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Absorbing disruptions

Automotive’s strategic plan to tackle a new world

5-minute read

In brief

Automotive companies are facing increased volatility and disruption that is changing their strategic approach. The winners will be those able to adapt and thrive by harnessing technology to drive constant renewal—transforming their supply chain, manufacturing and sales. This report sets out the 10 steps that all automotive businesses can take to differentiate, innovate and grow.

All change for automakers

As the economic and geopolitical certainties of the last few decades have given way to volatility and disruption across multiple fronts, the premises underpinning automotive original equipment manufacturers’ (OEMs) strategies are changing dramatically, too. This is not a short-term adjustment. The developments reshaping the world will remain for years to come. And all this comes at a time when the industry is already undergoing the biggest transformation in its history—from internal combustion engines to electric vehicles and green business.

To respond effectively, OEMs will have to develop new products, business areas, capabilities and structures—across the supply chain and beyond. They’ll need to revisit and reinvent long-established strategies for supply, manufacturing and sales.

Absorbing Disruptions Chart
Absorbing Disruptions Chart

Rebuilding supply for a disrupted world

While global supply chains have created significant cost savings, they have proven to be acutely vulnerable to disruption such as those caused by the pandemic and the war in Ukraine. As a result of these and similar disruptions, 76% of North American automotive executives now say that availability and speed are more important than cost, and they are de-risking by shifting supply chain strategies to bolster the availability of components and raw materials. However, the decision should not be between cost and availability. By following the key steps below, we believe that automakers can achieve both:


Combine global and local supply, mixing low-cost locations with more local suppliers to ensure flexibility and provide a buffer against unexpected surges in demand.


Control value-added processes by moving away from just-in-time delivery and instead manage inventory to protect against disruption.


Bring more of the critical supply chain in-house by vertically integrating key elements, such as battery production for electric cars.


Deploy digital tools and solutions across the entire supply chain for maximum speed, efficiency and robustness.


Make use of circular approaches, reducing, reusing and recycling raw materials to boost environmental performance and guard against volatility of price and availability.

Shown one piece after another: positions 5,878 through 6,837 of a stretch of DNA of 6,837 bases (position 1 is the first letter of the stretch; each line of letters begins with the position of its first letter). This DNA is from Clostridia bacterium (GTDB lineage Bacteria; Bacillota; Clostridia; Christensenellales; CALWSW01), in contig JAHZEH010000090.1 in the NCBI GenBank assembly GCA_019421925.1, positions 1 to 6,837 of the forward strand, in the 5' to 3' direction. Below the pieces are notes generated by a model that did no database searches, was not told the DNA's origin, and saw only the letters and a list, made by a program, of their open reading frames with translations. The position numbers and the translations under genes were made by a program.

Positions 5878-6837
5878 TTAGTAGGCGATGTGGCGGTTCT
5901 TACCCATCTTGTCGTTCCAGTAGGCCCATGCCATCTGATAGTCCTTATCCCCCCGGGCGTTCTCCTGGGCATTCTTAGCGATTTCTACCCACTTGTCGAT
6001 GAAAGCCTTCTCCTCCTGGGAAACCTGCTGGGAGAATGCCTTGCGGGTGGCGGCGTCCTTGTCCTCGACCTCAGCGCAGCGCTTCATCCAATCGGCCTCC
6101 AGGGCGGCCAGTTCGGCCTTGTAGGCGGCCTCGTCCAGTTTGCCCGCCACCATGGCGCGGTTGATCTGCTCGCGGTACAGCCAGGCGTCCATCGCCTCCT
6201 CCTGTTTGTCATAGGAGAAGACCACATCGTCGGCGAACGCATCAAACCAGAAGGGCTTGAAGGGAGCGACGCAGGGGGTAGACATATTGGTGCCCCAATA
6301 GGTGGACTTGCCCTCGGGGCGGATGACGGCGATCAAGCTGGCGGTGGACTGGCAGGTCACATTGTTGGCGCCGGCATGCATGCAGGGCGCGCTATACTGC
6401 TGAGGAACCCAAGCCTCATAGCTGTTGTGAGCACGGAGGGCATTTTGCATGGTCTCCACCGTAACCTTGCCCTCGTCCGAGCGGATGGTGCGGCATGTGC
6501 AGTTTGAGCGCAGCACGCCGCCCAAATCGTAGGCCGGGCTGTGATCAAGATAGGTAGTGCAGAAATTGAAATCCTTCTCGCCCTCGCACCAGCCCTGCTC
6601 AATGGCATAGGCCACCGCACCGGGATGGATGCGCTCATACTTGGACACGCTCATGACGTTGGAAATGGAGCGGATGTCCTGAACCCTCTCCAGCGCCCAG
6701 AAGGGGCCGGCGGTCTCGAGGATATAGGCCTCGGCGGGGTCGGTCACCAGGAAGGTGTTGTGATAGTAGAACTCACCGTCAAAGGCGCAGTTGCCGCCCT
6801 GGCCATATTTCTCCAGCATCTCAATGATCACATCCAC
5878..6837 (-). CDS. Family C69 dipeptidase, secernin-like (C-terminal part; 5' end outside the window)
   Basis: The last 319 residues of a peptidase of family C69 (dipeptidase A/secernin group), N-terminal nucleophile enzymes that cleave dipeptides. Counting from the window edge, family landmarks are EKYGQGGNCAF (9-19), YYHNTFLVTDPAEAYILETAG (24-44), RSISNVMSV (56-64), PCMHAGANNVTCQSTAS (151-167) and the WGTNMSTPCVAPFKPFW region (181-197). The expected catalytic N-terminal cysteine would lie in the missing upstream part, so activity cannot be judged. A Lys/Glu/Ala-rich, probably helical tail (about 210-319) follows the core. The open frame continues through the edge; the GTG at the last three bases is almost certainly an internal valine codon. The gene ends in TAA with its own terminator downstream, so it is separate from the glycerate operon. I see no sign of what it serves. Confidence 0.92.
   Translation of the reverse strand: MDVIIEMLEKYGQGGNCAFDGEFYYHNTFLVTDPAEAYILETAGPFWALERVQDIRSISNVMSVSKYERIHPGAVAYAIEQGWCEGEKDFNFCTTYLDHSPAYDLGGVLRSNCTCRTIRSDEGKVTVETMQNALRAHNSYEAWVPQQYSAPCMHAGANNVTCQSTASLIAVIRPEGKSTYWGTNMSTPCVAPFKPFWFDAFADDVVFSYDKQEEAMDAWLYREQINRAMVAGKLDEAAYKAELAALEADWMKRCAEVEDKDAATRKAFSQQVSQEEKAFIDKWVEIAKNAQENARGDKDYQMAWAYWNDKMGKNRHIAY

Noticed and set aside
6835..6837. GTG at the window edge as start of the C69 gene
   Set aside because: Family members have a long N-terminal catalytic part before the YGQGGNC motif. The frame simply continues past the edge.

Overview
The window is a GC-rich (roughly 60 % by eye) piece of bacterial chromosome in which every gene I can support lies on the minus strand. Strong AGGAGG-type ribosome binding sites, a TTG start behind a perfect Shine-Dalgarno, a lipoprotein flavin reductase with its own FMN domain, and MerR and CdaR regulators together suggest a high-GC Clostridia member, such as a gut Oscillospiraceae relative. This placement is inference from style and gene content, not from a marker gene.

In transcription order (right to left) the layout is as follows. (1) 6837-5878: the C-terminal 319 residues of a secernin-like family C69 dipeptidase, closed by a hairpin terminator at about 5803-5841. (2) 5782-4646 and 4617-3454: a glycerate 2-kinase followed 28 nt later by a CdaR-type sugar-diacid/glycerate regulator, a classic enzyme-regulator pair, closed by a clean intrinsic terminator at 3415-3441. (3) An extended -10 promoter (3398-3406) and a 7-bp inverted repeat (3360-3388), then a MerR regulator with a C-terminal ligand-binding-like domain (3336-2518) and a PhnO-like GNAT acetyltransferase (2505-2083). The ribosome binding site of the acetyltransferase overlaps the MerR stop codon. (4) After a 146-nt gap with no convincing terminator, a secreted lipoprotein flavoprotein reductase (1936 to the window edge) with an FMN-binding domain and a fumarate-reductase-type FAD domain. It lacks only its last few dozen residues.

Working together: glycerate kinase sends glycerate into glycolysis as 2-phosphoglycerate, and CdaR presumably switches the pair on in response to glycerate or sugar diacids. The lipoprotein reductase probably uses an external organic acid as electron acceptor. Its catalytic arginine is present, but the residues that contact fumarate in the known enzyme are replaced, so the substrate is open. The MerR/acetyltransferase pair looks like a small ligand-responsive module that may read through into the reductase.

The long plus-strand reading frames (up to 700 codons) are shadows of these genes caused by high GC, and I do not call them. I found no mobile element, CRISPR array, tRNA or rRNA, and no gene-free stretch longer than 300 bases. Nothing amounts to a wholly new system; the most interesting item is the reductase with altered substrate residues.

Maximize flexibility and agility

Globalization not only changed automakers’ supply and manufacturing strategies, it also opened new markets for sales. But in the face of unpredictable global economies, automakers need to reassess their dependence on just a few markets, such as China, and rebalance by strengthening sales and manufacturing in others. To do that, they must develop new levels of flexibility and agility to seize new opportunities. We believe that the following steps can help them do that:


Harness technology to create omnichannel experiences that offer customers a compelling sales journey wherever they are.


Create flexible, automated manufacturing cells to switch the production mix quickly and meet the needs of different markets and fast-changing consumer demands.


Build systems for an uncertain world by regionalizing digital infrastructure that complies with local restrictions on data sharing and use of software.


Empower local leaders by embracing local cultural norms and management styles rather than imposing a centralized model of structures and processes.


Decide on greater flexibility and decentralization using forward-looking data and analytic approaches to better predict future events.

Winning in the new reality

Recent geopolitical and macroeconomic developments represent much more than a short-term economic dip. Global value chains are likely to remain stretched. Competition between nations and larger regions may overtake the idea of a globalized world with companies competing within it. To master this new reality, automakers need to implement Total Enterprise Reinvention. That means taking an integrated, holistic approach, based on technology, with talent building the core. Automotive OEMs who can do that will differentiate themselves, increase their competitive advantage and harness continuous opportunities to grow.


Juergen Reers

Senior Managing Director – Global Industry Sector Lead, Automotive

Stefan Hattula

Senior Principal – Global Automotive Research Lead

Alexander Huber

Managing Director – Strategy and Consulting Lead Mobility

Johann Wieland

Senior Advisor – Automotive and CFO & EV